Doctors and health systems will offer better care if they connect with patients and patients feel like their concerns are being heard.
Most doctors enter healthcare because they want to help people, but due to enormous workloads and tight schedules, some don’t fully address the concerns of patients.
Kelvin Chou, a professor of neurology at the University of Michigan, stresses the importance of doctors considering not just the patient’s health condition but the patient’s perspective in treatment.
“That is something that can only help the physician-patient relationship,” Chou says.
He adds it can lead to better outcomes, with patients adhering to their care plans.
Chou and Jennifer Tirnauer, a hematologist and senior deputy editor at Wolters Kluwer, talked about the value of incorporating the patient perspective in a presentation at the HIMSS Global Health Conference & Exhibition. They also spoke with Chief Healthcare Executive® afterwards about the importance of connecting with patients and making them feel heard.
“If the patient feels heard, that improves trust,” Tirnauer says. “And once you have more trust, the patient is more likely to listen to what you have to say, to follow your instructions, to ask the additional questions that they might have been scared to ask.”
(Jennifer Tirnauer and Kelvin Chou share some thoughts in this video. The story continues below.)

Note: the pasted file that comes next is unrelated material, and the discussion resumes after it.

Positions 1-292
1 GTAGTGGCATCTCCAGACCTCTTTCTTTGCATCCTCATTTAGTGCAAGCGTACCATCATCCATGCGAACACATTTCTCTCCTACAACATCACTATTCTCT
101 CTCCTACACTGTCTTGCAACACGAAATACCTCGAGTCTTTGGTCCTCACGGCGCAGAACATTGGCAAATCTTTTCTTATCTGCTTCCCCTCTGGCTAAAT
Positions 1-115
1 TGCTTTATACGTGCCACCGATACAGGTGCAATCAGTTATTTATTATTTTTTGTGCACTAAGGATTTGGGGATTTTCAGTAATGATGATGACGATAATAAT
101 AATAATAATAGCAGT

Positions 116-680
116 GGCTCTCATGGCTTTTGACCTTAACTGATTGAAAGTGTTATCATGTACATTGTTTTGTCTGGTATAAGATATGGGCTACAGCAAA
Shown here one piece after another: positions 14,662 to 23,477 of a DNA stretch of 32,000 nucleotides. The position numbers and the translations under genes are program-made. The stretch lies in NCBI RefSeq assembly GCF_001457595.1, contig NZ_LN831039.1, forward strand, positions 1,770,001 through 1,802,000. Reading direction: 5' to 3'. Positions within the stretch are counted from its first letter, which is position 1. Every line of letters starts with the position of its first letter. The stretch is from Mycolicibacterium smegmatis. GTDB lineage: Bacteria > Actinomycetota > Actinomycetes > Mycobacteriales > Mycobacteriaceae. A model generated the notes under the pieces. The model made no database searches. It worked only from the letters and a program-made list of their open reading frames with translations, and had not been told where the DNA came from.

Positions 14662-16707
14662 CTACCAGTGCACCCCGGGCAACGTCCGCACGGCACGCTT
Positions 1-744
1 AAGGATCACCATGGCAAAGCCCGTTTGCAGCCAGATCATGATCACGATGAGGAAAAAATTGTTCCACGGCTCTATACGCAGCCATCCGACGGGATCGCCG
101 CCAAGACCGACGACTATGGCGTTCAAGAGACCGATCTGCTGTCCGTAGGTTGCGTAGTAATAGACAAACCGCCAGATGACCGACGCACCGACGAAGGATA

Asking one key question
In medical training, doctors learn about the primary symptoms of various diseases, but Chou notes that patients may be more concerned with some issues that aren’t immediately apparent or symptoms that may be considered less serious.
In patients with Parkinson’s disease, Chou says, “There are patients who are really bothered by fatigue. And that's not something that's readily apparent, and they may not also have the language to really tell you about it and the impact that has on them.”
When he sees patients, Chou asks a question before the end of the appointment: Has he addressed all of the patient’s concerns? Sometimes, the patients will say he hasn’t.
“A lot of times, I’m surprised at what comes out,” Chou says.
Chou says that question has become an invaluable component of his encounters with patients. “I'm asking them because I really want to know if I'm helping them,” he says.
Even when a patient says he didn’t address certain concerns, Chou says it doesn’t sting. Rather, he’s relieved that he still has a chance to know what’s on the patient’s mind. Plus, he says, “I want to know how to improve.”
Doctors can’t put their best foot forward every time, but Chou says expressing some humility also offers an opportunity to connect with the patient.
“Even physicians are human,” Chou says. “They have bad days.”
When a patient says some concerns weren’t addressed, he says, “If you're not having that great day, and it doesn't really go as well as you don't want to, really be humble about it and say, ‘OK, I'm really sorry, it's not my best day, but I really do want to help you.’ And to try and mend a relationship that way.”